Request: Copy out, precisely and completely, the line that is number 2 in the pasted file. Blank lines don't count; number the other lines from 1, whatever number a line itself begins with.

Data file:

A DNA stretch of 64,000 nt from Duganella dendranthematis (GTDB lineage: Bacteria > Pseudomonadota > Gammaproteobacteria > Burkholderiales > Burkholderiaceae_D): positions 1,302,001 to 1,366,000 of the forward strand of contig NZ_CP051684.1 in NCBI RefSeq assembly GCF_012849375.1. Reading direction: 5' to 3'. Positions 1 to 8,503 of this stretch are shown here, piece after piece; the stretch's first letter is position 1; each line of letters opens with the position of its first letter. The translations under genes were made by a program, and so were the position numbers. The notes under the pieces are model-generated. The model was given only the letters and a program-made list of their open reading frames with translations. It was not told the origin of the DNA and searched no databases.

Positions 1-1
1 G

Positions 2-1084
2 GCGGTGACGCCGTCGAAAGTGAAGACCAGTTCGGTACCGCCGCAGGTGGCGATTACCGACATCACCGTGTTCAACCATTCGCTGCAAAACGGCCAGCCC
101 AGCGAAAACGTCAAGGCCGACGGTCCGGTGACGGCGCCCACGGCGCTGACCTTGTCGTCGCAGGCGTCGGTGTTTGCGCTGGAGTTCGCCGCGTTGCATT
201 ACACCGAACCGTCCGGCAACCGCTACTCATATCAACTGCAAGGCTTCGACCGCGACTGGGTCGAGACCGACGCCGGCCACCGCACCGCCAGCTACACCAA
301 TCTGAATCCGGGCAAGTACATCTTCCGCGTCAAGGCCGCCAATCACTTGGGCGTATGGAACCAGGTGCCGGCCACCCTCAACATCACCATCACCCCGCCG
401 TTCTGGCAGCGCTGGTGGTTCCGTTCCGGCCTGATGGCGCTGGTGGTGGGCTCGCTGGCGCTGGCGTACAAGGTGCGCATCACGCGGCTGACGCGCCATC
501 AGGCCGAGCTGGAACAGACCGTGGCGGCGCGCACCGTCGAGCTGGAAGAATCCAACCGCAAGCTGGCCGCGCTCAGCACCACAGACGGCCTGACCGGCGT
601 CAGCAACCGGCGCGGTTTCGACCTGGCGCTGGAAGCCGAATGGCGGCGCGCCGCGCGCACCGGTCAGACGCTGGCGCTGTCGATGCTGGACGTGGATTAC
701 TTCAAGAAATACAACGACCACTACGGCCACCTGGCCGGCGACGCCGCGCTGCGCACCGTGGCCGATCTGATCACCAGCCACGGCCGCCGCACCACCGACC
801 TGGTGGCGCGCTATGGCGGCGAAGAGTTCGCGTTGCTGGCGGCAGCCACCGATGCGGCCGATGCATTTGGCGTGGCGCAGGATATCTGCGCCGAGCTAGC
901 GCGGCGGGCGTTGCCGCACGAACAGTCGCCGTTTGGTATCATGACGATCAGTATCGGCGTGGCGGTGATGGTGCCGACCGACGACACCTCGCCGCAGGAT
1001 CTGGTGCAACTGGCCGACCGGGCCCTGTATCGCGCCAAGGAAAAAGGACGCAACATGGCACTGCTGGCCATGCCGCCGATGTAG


Positions 1-1